Software Integrity

Archive for the 'Automotive Security' Category

 

Behavioral security at RSA Conference 2018

Wednesday, RSA 2018: On any given day, there are more than 150 sessions to choose from here. Good luck getting to even 5% of those. The good news is that attendees can get access to most of the sessions they missed after the fact, since the slide presentations are posted and videos are made of […]

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Posted in Automotive Security, Featured, Medical Device Security, Red Teaming, Security Conference or Event | No Comments »

 

How to break car kits with Bluetooth fuzz testing

The habit of breaking things When I was a child, I liked to break things to see how they were built. When I was older, I didn’t grow out of this habit. In fact, I joined a company with like-minded individuals. Now we don’t break things just for the sake of breaking them; we break […]

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Smart devices, smart grids, and cyber security

A recent “Innovation Spotlight” in the IEEE XPLORE Digital Library announced “a first-of-its-kind charger that allows plug-in electric vehicles (PEVs) to deliver excess capacity to the power grid and recharge during off-peak hours.” Promising new technologies often evoke questions about security. Suppose a bad actor exploits the connection somehow and brings down portions of the […]

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Posted in Automotive Security, Government Security, Security Standards and Compliance, Smart Grid Security | Comments Off on Smart devices, smart grids, and cyber security

 

Are there ever legitimate reasons for hacking a car?

Before the public sessions kick off at Black Hat on Wednesday and Thursday, there are four days of training courses. The course I took part in this year was a two-day, hands-on car hacking course. My instructor, Robert Leale, is the founder and coordinator for the car hacking village at DEF CON. Both the weekend […]

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MISRA: Ensuring software safety and security from the start

Developing software is an art. Developing safe and secure software is not only an art, but requires a mindset that anticipates potential bugs, security vulnerabilities, and system failures. Both quality and security are hard to add to a product after its inception. It simply isn’t practical to add on to a product as quality and security […]

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Fault Injection Podcast .004: Driving automotive software security

Fault Injection is a podcast from Synopsys that digs into software quality and security issues. This week, hosts Robert Vamosi, CISSP and Security Strategist at Synopsys, and Chris Clark, Principal Security Engineer at Synopsys, go into detail about automotive software security and the future of connected cars. You can always join the discussion by sending […]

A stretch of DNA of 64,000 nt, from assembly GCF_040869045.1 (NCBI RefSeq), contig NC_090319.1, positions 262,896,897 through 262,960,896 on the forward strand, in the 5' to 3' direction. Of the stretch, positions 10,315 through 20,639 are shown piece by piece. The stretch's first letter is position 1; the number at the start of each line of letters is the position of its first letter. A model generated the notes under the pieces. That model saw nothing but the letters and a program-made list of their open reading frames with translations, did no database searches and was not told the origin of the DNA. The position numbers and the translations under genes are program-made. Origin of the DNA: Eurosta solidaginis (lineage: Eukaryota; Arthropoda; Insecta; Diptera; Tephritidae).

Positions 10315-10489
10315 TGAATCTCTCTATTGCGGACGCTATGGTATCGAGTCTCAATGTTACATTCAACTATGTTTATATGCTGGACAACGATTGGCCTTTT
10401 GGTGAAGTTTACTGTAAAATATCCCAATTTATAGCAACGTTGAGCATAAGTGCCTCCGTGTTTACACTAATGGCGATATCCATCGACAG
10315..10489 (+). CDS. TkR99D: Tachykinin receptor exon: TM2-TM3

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New car communications could give hackers a free ride

Adding communications to cars and the transportation infrastructure provides cool new services (e.g., safe driving, faster transit times, etc.). From a security perspective, it also widens the threat landscape. Potentially, a bad actor sitting along the roadside with wireless access might be able to mess with the internal workings of your car or the traffic lights […]

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Automotive security goes beyond the car

There’s been a fair share of attention paid to the security inside the connected car. There’s also been a significant uptick in new devices and apps that communicate with the vehicle from afar. These devices and apps use traditional means of communication (e.g., Bluetooth, Wi-Fi, etc.). They also make some very common software mistakes. For instance, […]

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Posted in Automotive Security, Embedded Software Testing, Mobile Application Security | Comments Off on Automotive security goes beyond the car

 

Secure automotive software at any speed

The features that drive new car sales today are increasingly based on software. Drivers want their own music. They want to stay connected with their digital world. They want digital assistants to help park or even drive autonomously. While auto makers (i.e., the OEMs) have mostly mastered their physical world, with stable supply chains able […]

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Researchers hijack automotive mobile apps

Last month researchers demonstrated how a mobile app for Tesla–or any other connected car — can be hacked, enabling criminal hackers to locate, unlock, and potentially steal a Tesla vehicle. Researchers from Promon disclosed a vulnerability in the mobile app used by Telsa customers to access their vehicles. According to the researchers this attack is […]

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